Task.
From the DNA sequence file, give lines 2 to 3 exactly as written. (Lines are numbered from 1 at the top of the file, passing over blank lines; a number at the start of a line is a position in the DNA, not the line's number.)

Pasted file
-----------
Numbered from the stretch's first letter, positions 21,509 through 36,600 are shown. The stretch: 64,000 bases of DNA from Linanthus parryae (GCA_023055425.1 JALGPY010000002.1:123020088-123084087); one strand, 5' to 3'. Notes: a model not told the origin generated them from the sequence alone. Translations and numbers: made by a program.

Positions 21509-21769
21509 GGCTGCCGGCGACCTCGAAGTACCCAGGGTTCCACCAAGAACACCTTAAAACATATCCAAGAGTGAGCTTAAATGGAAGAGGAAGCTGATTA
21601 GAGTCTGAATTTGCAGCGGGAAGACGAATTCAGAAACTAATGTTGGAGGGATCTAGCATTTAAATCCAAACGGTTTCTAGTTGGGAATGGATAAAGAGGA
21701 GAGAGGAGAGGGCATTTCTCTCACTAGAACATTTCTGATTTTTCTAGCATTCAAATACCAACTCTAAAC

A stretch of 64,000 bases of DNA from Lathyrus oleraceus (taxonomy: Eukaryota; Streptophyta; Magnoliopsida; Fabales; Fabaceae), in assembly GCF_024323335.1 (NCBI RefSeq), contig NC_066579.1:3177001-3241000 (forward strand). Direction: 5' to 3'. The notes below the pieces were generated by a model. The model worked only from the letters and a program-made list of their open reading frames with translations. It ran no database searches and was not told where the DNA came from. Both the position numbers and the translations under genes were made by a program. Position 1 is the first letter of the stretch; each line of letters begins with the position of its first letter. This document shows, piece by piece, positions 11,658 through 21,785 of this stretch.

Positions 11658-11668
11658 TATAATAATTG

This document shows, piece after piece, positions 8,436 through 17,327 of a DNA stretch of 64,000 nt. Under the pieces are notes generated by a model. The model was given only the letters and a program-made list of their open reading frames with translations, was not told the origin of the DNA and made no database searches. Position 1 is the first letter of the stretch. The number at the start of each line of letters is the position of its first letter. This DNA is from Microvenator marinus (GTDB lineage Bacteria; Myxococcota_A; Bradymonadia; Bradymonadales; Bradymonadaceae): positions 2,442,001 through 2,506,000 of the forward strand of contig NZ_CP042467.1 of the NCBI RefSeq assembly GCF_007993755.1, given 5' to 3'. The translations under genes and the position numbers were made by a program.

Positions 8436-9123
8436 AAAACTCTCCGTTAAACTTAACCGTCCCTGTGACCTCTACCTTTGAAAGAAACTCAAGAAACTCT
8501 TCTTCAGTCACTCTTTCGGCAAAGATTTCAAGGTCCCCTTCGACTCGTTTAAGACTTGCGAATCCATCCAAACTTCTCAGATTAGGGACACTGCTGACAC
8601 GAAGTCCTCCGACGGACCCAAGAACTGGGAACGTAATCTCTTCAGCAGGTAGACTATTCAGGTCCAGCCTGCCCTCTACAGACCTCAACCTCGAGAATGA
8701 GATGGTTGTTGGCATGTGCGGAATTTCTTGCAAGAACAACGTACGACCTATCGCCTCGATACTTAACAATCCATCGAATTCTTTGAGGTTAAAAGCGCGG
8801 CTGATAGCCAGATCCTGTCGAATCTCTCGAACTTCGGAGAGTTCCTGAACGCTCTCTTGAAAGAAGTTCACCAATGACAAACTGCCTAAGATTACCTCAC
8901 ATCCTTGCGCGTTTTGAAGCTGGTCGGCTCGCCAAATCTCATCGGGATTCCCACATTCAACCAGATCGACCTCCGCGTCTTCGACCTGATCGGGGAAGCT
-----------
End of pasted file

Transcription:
Positions 21509-21769
21509 GGCTGCCGGCGACCTCGAAGTACCCAGGGTTCCACCAAGAACACCTTAAAACATATCCAAGAGTGAGCTTAAATGGAAGAGGAAGCTGATTA